Taos has inspired plenty of fiction over the years, but behind every one of those novelized tales lies a true one.
“Misfits, Malcontents and Mystics” has built a reputation for unique storytelling by bringing those stories to light, offering a microphone and a stage to any local writer — or nonwriter — with an authentic Taos tale to share.
The fifth entry in the series is set to feature a lineup of seven storytellers, including Bob Andrews, Hannah Westly, Makaela Vogel, Ned Dougherty, Steve Wiard, Tre DeCosta and John Nichols, celebrated author of “The Milagro Beanfield War.” The event begins at 7 p.m. today (Aug. 11) at the Taos Community Auditorium, 145 Paseo del Pueblo Norte.
“The theme, as always, is Taos — celebrating this tri-cultural community and breathtaking landscape we live in, along with all of its quirky inhabitants,” said organizer Clinton Murphy.
In keeping with the series’ mission to benefit local nonprofits, all proceeds from the event will go toward Shared Table of Taos, a 22-year-old ministerial extension of El Prado’s El Pueblito United Methodist Church. The program provides free food and medical supplies to members of the Taos community twice per month – every month of the year. Wiard serves as its director and as a local pastor. He will be among those sharing their stories this evening.
“I started preaching in 1973 and have been serving as a pastor in Taos for 19 years, going on 20,” Wiard said. “Shared Table began in 1994 and has expanded significantly since that time. We source our food from Santa Fe Food Depot. We sometimes buy 500-600 pounds per month. Albertsons, Smith’s, Cid’s and Super Save have also donated food. We’re not a soup kitchen, but when people walk out our door, they have enough food for five, six or seven meals when they get home. We help about 1,000 people per month – 14,000 people last year.”
Wiard’s story will describe his arrival in Taos and how living here has “changed” him. “I’m going to find a way to share my story within the context of The Shared Table and the church because that’s part of who I am,” he said.
Author Nichols moved from New York to Taos in 1969 and has been writing about the area ever since. His “New Mexico Trilogy,” which began with his famous 1974 novel “The Milagro Beanfield War,” captures the complexities of history, race and culture in Northern New Mexico and their preservation against the encroachment of big business interests.
Murphy said that he became friends with Nichols after meeting him at a book signing. “I introduced myself thus: ‘Mr. Nichols, you damn near ruined my marriage.’ He asked how, and I told him the very true story of being in a rough place with my wife while reading ‘The Milagro Beanfield War.’ We’ve been friends ever since and later I was his neighbor — yes, as a bachelor.” Murphy added that, for this evening’s event, Nichols will “be reading from his latest book … yup, it’s a Taos story.”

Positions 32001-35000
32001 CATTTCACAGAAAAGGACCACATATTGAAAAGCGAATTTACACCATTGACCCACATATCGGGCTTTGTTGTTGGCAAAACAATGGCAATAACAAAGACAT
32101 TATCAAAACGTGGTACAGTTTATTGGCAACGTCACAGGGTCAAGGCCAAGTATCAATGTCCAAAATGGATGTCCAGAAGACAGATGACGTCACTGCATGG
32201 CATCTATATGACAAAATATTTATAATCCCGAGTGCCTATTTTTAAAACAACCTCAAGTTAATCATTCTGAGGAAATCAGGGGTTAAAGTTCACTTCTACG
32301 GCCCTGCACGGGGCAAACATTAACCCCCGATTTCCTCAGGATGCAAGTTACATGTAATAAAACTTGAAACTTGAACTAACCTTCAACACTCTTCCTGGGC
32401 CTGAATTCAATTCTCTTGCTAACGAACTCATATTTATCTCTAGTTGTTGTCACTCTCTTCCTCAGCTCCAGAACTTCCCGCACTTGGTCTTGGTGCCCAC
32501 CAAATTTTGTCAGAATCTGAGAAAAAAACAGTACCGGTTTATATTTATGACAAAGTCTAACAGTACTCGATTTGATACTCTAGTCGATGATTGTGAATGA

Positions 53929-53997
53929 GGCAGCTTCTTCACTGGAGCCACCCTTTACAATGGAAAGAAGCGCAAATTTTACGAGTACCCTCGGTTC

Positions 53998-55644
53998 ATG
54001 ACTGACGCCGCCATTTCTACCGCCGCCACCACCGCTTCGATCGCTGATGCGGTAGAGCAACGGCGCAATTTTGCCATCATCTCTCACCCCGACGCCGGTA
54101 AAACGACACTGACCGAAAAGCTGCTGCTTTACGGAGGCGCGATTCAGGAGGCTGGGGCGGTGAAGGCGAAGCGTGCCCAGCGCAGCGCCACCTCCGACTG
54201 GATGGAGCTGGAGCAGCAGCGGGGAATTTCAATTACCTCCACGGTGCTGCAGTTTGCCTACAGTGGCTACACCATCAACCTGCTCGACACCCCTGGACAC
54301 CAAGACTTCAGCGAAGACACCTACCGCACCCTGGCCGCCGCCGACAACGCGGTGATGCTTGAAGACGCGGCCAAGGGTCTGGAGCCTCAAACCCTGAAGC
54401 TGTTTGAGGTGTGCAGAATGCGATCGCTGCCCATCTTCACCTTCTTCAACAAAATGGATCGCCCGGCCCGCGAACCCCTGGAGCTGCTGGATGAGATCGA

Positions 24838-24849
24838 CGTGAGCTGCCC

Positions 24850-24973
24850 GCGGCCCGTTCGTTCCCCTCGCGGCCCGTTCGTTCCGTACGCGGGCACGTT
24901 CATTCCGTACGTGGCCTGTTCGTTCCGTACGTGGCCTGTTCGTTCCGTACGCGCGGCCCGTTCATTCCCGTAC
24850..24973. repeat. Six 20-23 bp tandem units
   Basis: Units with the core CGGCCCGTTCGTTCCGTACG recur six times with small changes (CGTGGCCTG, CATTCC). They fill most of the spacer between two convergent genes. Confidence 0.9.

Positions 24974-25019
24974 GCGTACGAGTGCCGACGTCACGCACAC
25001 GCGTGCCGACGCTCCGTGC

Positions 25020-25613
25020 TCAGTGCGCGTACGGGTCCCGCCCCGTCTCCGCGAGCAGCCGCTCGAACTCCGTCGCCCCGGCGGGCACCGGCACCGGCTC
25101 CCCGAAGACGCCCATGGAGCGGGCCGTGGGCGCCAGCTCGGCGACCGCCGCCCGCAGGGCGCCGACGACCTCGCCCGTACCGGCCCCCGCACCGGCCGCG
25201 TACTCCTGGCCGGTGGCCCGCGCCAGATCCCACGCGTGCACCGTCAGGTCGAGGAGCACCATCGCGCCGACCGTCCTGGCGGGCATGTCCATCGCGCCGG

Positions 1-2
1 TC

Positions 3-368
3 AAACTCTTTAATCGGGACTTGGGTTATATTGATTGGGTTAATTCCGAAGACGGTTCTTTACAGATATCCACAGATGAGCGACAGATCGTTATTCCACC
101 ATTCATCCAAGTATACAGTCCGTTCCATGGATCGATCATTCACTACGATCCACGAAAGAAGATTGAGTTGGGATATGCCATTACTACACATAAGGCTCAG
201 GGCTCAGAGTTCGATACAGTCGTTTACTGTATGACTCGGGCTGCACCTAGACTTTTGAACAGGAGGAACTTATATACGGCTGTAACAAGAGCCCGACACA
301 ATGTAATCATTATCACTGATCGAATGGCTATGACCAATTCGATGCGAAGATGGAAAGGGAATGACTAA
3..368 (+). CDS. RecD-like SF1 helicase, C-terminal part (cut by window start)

DeCosta and his wife own the recently opened Órale Gallery on Kit Carson Road and Taos Tattoo & Body Piercing Gallery, located at 208 Paseo del Pueblo Norte.
“Clint Murphy is one of the first people we met in Taos,” DeCosta said. “I’ve really enjoyed watching the evolution of ‘Misfits, Malcontents [and] Mystics’ and was finally asked to join the lineup this year.”
“My wife and I have been living in Ralph and Rowena Meyer’s home for the past four years,” DeCosta continued. The “home is 200 years old, full of stories and residual energy. I feel it’s only appropriate that someone speak for the ‘misfits, malcontents and mystics’ that came to Taos before us all. So, my story will focus on the colorful life of a legendary Taos misfit: Ralph Meyers.”
Denielle Rose is a local graphic designer, videographer and web designer. After meeting Murphy at a local yoga studio, she decided to step in to film each event, though this will be her first experience participating as a storyteller. She explained that her story is about “loss,” “being stripped down to bare bones and still getting up to move forward.”
What can be expected from the sixth entry in the series? Murphy explained that “the next show will be youth oriented, in light of the recent tragedies. I’ll be working with local youth to plan, produce and, of course, write stories for that.”
Shared Table of Taos offers food services from 11 a.m. until 1 p.m. on the second and fourth Wednesday of every month at El Pueblito United Methodist Church, 1309 Paseo del Pueblo Norte in El Prado, and from 2-3 p.m. at Ranchos de Taos Presbyterian Church, 1 San Francisco Road in Ranchos de Taos. To learn more about the program, call (575) 758-3166. Cash donations can be made out to “Shared Table of Taos” and mailed to P.O. Box 895, Ranchos de Taos.
Tickets to “Misfits, Malcontents and Mystics” are $10 and can be purchased by calling (575) 758-2052 or by stopping by the Taos Center for the Arts office at 133 Paseo del Pueblo Norte. For additional information, visit tcataos.org.